Thursday, 14 May 2020

William H. Mumler (1832-1884) spirit photography (Undergrad nostalgia)

Albert Londe, A Hysteric Woman Screaming, (c.1890s) (Undergrad nostalgia)

Charles Philipon, Les Poires (1831) and Honoré Daumier, Gargantua (1831) (Undergrad nostalgia)

Alfred Tennyson's Idylls of the King, photographically illustrated by Julia Margaret Cameron (1874) (Undergrad nostalgia)

Aaron Douglas (1899-1979) (Undergrad nostalgia)

Jacob Lawrence, The Migration Series (1940–41) (Undergrad nostalgia)

Ben Shahn, The Passion of Sacco and Vanzetti (1931–1932) (Undergrad nostalgia)

Pablo Picasso, Portrait of Gertrude Stein (1905-6) (Undergrad nostalgia)

Barbara Kruger, Untitled (We Won't Play Nature to Your Culture) (1983) (Undergrad nostalgia)

Sylvia Sleigh (1916-2010) (Undergrad nostalgia)

Meret Oppenheim, Object (1936) (Undergrad nostalgia)

Francisco Goya, The Sleep of Reason Produces Monsters (1797-9) (Undergrad nostalgia)

Salvador Dalí, The Phenomenon of Ecstasy (1933) (Undergrad nostalgia)

Saturday, 9 May 2020

Valley of the Dolls/My Year of Rest and Relaxation: notes on sleep

A close friend recently sent me Jacqueline Susann's 1966 novel, Valley of the Dolls, for my birthday as good entertainment during lockdown. A best selling book in its time and subject to considerable scandal, Valley of the Dolls follows three women, at times friends and at others resentful competitors or betrayers, as they face the ups and downs of varying degrees of stardom. Trying to balance a wish for financial and social independence, the pursuit of real and honest love, having and caring for children, and the drive to "make it big" in show business on the basis of talents instead of bodies or sex appeal, Anne, Jennifer and Neely, each at their own moment, turn to a variety of yellow, green, red or blue striped "dolls" - prescription pills. For each woman, the seduction of the dolls stems either from the vital, incredibly primal need or the desperate longing for a deep and restful sleep. Yet the fates of Anne, Jennifer and Neely are far from a sleeping beauty fairytale.

Needing sleep is inextricably linked to mental health and well-being. Insomnia and the inability to sleep often stems from emotional anguish or turmoil, an aggravation about something in waking life or the activities of the day. Sleep is, of course, something we all need for our bodies to function but also to maintain alert and healthy minds. It is a sacred part of the day (or night) where we allow ourselves several hours to shut down (but not shut off) and unconsciously make sense of our waking experiences. The morning may bring a new perspective, a little bit less anger, perhaps new insight into a challenging feeling or situation.

The desire for sleep is something altogether different. Longing for sleep that isn't part of the restorative cycle of the day, wishing to be asleep during the day or for many days on end, is often an avoidance, a yearning for escape, or an impulse to become numb. It is a desperate reach for temporary but potent relief.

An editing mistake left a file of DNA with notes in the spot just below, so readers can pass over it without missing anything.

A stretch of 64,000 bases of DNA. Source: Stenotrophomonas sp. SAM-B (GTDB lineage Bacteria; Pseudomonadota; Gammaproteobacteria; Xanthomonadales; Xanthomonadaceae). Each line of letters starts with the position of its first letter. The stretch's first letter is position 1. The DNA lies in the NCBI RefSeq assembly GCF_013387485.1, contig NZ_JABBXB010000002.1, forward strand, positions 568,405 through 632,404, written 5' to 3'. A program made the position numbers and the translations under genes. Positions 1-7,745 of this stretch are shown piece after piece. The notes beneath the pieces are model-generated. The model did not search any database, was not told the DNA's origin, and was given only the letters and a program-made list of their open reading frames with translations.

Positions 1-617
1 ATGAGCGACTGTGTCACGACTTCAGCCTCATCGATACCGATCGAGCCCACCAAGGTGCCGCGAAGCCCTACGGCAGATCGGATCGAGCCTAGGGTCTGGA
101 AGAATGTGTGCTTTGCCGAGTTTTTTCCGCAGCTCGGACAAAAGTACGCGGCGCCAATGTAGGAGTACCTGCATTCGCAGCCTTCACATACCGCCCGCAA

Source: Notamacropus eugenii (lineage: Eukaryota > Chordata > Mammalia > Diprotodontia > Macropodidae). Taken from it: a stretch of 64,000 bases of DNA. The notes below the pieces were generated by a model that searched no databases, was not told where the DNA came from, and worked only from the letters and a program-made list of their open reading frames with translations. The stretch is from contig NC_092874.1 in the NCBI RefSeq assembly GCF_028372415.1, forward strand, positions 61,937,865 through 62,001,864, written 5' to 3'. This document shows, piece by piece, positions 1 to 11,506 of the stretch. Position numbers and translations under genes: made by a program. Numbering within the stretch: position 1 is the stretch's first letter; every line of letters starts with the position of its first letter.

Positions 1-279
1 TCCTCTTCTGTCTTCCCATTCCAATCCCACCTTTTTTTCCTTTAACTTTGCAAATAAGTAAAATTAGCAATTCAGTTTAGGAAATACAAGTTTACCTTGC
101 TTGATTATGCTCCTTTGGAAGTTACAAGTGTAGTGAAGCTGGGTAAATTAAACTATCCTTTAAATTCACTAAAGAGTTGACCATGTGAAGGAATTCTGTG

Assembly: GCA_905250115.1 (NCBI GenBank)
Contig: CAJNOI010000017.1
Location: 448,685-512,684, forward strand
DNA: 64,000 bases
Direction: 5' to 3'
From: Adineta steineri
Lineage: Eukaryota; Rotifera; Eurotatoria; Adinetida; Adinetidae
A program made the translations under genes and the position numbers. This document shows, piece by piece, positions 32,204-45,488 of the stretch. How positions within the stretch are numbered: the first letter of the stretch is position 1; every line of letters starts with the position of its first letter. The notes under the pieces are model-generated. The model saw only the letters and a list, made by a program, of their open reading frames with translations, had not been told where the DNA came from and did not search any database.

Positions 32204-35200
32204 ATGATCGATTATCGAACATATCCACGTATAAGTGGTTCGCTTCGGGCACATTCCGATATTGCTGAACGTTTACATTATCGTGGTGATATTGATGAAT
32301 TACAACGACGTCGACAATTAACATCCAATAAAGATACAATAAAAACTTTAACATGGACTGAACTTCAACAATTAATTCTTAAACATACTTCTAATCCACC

Valley of the Dolls introduces to the reader the alluring "sleep cure", a coveted and exclusive Swiss treatment where the patient, who has suffered minor, but not deep rooted trauma, is put to sleep for several days—an eight day treatment to lose ten pounds and be well rested in anticipation of a face lift, and three weeks to heal a woman from incessant tears brought on by the grief of a miscarriage—to wake up feeling refreshed, revitalised, and ready to return to normal living sans distress.

Like this fantastic "remedy" featured in Valley of the Dolls, the protagonist in Ottessa Moshfegh's novel, My Year of Rest and Relaxation, takes a "gap year" of sorts by complying to a regular and regimented medley of prescription pills to ensure constant and consistent sleep apart from infrequent meals for the majority of a year. Her hope is to emerge emotionally healed in some capacity and with a better understanding of herself and her purpose.

There is a reason why our bodies cannot sleep endlessly. Crucially, one is so we can be awake and alive. In order to protest and fight this, sleeping or pain pills are necessary to override our biology. Taking them is an act of asserting agency on this nature, declaring oneself the controller or owner the owner with the authority to dictate levels of consciousness. Is this kind of sleep a flirtation with suicide? Is it to render certain moments more bearable? For some, nighttime may reveal feelings of darkness or loneliness, and grasping for sleep may seem to be the relief from a powerful and painful insomnia. For others, it may be the unbearable sunlight of the day, the continuous beat of society's rhythm of tight schedules and expectations around productivity that fuel the urge to opt-out or press pause.

I kept noticing striking resemblances in these two books that feature women probing their sense of self, who seem unable to access their own desires and ambition clearly or confidently, and ultimately who wish to be healed, soothed, loved and satiated.

For now, in lockdown, sleep is a necessary intervention and introjection in the face of the blurred barriers between work/rest, inside/outside, alone/together.